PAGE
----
ANNAPOLIS -- A House committee considered a bill yesterday that would practically ban the private health insurance industry from Maryland, put doctors on a strict annual budget and create a Canadian-style "universal" system.
It was the first of three hearings in the House to examine the major health-care reform plans before the legislature this year. Most observers give those bills slim chance of becoming law this year, but supporters of the Canadian system think momentum for such a plan is building.
"Tinkering is not the answer. We need major reform," said Del. Paul G. Pinsky, D-Prince George's, sponsor of what he calls the Maryland Universal Health Care Plan. The United States spends more than 12 percent of its gross domestic product for health care, and that is expected to increase to 20 percent by 2000, Mr. Pinsky told the committee.
At the same time, more and more people are going without insurance.A study released last month by the Employee Benefits Research Institute showed that 640,000 people in Maryland have no coverage. Mr. Pinsky said an additional 500,000 Marylanders are underinsured.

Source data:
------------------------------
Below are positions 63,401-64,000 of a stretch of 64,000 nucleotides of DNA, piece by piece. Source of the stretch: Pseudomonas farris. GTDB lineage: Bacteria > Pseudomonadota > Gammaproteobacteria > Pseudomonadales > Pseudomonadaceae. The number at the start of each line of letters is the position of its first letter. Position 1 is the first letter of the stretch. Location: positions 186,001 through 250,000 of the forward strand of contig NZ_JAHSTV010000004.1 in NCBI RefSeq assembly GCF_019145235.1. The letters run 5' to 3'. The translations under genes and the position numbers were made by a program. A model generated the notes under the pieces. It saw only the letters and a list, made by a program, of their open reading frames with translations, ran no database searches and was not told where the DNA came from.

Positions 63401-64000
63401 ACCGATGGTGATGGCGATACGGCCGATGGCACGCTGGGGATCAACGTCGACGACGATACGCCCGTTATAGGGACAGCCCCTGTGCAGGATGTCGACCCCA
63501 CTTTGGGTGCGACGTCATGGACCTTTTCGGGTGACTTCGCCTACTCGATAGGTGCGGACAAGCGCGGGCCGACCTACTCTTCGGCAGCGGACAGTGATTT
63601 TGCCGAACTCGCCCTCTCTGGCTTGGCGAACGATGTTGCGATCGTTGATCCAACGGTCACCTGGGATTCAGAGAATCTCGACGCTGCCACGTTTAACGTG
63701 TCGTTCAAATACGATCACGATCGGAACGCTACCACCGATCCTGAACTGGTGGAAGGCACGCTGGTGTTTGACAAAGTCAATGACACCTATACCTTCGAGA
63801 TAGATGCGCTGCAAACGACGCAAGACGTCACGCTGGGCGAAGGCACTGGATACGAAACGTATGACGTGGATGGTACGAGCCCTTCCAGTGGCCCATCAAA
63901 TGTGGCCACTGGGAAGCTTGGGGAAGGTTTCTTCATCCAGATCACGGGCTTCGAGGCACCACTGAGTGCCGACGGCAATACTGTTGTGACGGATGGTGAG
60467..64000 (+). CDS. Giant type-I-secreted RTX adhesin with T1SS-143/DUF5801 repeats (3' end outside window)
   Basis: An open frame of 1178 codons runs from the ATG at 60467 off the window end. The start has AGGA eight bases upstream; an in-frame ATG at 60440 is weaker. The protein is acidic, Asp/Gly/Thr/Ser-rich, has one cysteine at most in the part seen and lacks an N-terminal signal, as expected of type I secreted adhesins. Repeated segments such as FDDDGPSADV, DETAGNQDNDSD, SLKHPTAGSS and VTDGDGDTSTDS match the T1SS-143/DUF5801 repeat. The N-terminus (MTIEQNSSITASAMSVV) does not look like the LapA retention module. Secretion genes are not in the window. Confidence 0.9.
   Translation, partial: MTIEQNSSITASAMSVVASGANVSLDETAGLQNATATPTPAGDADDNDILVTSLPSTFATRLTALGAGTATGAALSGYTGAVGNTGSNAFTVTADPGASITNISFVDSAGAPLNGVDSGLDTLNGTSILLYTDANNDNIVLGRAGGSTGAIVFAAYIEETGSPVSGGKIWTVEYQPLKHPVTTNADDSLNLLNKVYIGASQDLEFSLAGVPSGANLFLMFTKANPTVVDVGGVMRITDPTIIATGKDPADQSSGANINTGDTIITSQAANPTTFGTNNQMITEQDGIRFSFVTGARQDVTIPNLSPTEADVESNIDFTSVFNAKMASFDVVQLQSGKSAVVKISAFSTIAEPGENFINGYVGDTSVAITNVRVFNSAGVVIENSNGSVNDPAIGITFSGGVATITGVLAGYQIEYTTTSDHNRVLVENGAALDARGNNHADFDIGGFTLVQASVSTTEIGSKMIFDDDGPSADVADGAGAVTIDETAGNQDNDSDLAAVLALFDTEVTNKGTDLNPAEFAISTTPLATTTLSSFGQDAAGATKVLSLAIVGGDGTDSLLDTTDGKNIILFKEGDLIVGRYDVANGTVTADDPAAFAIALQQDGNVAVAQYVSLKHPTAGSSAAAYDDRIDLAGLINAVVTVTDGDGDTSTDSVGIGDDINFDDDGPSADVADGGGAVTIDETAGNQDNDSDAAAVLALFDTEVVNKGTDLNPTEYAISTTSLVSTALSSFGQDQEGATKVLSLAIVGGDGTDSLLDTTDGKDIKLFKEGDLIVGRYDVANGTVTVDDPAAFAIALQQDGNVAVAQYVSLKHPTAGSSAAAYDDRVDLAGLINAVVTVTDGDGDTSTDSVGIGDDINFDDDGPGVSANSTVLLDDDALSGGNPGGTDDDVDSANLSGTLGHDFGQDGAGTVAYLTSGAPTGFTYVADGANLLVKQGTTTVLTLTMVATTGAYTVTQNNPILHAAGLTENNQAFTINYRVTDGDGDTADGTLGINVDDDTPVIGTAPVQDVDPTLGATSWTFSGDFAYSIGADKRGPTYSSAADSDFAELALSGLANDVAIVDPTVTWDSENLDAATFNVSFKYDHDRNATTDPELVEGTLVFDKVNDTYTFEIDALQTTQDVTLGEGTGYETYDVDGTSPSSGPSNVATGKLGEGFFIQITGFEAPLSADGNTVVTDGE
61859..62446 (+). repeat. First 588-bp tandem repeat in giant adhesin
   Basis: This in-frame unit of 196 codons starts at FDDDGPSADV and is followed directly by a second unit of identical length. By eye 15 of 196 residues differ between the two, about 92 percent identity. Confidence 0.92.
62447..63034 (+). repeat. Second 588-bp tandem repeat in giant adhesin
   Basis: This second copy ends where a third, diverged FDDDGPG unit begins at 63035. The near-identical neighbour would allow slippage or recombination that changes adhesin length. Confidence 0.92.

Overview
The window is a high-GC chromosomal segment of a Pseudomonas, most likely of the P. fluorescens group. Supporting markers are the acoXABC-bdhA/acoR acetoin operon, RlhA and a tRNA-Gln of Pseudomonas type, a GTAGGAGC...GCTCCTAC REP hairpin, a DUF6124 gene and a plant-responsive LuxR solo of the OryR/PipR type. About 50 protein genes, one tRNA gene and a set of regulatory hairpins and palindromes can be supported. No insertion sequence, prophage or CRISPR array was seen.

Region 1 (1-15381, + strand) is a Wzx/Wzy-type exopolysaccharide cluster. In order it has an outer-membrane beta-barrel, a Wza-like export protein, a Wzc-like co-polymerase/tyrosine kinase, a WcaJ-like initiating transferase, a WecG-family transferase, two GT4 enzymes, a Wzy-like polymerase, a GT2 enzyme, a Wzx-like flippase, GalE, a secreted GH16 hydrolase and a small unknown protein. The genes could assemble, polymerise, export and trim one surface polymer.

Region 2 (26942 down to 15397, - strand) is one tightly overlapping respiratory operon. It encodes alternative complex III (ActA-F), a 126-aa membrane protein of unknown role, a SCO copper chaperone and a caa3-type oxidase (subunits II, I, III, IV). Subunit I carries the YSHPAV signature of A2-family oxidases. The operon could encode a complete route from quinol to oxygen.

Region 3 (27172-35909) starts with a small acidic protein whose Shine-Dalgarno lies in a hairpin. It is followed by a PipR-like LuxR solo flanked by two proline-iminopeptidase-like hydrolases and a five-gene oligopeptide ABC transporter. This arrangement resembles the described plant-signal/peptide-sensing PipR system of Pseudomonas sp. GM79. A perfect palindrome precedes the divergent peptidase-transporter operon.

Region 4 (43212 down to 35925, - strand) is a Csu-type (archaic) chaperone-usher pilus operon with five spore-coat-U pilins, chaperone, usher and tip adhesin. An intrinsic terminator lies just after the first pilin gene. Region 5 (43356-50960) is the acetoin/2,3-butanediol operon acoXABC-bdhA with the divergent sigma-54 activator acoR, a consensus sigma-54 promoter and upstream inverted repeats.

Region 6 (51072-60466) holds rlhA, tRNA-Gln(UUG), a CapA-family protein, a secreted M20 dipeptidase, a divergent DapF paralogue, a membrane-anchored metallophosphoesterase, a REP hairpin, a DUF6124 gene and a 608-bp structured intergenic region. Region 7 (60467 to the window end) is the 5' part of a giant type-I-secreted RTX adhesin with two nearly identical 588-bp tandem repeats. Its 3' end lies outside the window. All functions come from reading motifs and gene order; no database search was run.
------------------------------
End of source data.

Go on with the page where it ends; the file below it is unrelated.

His plan would creat a "single-payer" system in which a state-created board would set an annual budget for health-care expenditures. Most of the savings, he argued, would come from abolishing the administrative costs of the insurance industry.
A legislative analysis shows that the state could save $9.4 million in coverage for its own employees in the first year under the measure. The plan would be financed by the federal, state and local money now spent on health coverage in Maryland; by higher alcohol and tobacco taxes; by a 9 percent payroll tax on employers; a 1 percent employee payroll tax; and by graduated individual and corporate income taxes.
The plan was opposed by the state physicians association, private insurers, the state chamber of commerce and Blue Cross and Blue Shield of Maryland, among others.